TechCrunch is reporting that BitTorrent received $25 million in funding and ousted CEO Bram Cohen, who created the BitTorrent protocol. The company signed licensing agreements with Warner Bros., Paramount, and others to sell movies and TV shows priced starting at $1 each, and will put its software on DVRs, cable boxes, and wireless routers to allow BitTorrent users to download legal movies or TV shows to PCs or TVs.
BitTorrent is a peer-to-peer protocol used for many legitimate purposes, such as distributing Linux code. But there's no denying that it's also the favorite channel for people to get pirated movies and TV shows -- I know a few people who routinely use BitTorrent to watch the latest episodes of favorite TV shows -- especially British TV that won't air in American for months, if at all.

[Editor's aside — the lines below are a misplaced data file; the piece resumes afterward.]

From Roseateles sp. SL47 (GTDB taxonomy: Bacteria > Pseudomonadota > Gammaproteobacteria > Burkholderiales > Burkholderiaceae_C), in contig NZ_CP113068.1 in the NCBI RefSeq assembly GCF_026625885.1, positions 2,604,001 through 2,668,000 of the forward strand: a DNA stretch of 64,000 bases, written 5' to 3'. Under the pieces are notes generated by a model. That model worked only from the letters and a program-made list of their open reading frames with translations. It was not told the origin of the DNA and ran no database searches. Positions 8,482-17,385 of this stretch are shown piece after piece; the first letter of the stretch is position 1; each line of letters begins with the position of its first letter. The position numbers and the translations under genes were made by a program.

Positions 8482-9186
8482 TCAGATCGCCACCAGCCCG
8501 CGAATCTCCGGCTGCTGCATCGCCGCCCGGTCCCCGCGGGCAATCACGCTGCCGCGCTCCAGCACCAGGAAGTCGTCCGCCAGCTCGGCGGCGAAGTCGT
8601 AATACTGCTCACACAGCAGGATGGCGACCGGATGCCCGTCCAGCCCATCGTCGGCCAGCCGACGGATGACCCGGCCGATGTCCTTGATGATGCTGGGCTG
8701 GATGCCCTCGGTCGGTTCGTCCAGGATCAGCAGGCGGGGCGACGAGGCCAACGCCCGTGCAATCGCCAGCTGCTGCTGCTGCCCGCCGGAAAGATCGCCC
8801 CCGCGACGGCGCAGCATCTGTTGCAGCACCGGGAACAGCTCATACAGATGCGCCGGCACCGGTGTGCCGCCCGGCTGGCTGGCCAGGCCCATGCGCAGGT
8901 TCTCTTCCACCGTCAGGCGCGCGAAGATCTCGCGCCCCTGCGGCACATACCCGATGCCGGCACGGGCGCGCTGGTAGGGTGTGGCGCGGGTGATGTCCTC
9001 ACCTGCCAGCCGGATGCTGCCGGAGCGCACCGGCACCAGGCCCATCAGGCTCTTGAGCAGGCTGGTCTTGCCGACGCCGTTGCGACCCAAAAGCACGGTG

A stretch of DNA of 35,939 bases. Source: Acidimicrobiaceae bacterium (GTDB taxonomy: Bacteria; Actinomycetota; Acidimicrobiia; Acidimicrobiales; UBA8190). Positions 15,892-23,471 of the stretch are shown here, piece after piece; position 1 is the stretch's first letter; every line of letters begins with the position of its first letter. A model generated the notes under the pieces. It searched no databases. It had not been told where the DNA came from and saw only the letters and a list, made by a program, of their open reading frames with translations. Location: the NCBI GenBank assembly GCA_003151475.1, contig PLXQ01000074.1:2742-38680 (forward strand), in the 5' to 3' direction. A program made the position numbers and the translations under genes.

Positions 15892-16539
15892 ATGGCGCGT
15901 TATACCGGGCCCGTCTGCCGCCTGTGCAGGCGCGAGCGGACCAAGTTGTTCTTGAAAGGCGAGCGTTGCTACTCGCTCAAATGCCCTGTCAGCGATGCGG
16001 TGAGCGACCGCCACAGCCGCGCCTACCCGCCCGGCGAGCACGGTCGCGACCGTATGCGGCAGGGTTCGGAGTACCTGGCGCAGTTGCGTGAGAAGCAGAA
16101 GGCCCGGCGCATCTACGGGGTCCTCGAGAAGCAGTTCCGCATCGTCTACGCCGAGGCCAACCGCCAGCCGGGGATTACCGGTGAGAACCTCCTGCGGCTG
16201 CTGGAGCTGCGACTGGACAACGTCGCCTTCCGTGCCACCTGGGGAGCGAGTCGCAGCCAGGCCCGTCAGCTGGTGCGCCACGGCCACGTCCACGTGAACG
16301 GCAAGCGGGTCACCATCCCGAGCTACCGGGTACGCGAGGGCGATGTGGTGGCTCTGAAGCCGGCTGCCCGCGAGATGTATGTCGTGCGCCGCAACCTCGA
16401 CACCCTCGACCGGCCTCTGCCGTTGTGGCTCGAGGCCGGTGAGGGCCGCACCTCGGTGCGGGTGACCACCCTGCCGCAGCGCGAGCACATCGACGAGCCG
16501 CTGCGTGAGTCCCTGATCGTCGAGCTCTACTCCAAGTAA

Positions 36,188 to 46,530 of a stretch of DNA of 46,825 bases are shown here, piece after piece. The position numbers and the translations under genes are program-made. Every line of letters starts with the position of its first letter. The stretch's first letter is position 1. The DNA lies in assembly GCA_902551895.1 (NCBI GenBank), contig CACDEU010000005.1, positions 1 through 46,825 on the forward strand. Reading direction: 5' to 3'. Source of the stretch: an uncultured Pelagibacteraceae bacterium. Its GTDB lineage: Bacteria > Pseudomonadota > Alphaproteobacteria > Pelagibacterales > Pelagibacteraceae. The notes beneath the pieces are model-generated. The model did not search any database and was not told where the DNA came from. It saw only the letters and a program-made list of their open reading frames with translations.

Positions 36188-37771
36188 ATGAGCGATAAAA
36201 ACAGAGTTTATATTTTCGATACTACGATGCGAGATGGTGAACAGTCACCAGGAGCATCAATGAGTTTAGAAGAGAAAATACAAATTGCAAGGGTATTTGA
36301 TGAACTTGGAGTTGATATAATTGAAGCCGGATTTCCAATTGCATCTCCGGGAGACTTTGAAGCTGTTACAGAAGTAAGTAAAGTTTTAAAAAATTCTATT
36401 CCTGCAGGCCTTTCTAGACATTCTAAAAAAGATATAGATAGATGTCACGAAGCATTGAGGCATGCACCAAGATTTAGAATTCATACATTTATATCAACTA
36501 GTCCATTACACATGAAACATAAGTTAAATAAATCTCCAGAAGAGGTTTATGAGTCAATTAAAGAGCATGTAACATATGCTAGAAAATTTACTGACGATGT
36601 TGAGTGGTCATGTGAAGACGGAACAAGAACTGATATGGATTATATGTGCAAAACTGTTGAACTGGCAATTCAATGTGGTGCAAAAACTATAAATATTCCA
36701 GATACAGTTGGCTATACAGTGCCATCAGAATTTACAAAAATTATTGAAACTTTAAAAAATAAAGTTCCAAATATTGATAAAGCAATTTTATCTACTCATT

BitTorrent is making a real effort to stay legitimate and in favor with the RIAA and MPAA, which of course doesn't sit well with the majority of the world's 70 million BitTorrent users. Napster failed miserably when they tried to work with the RIAA. We'll see how well BitTorrent does this time.
Update @ 8:03 pm EST: Om Malik reports:: "We have received confirmation that the $25 million round is closed and Accel is indeed leading the round of financing. In addition, Bram emailed us and lets us know that he is still with the company. "I'm still happily here at BitTorrent, and there's no plans for me to leave," he wrote to us in an email." And my colleague Tom Claburn writes:: "BitTorrent spokesperson Lily Lin denied that BitTorrent had won further funding and stated definitively that Cohen remains with the company. 'He's still here,' said Lin. 'He's not going anywhere.'"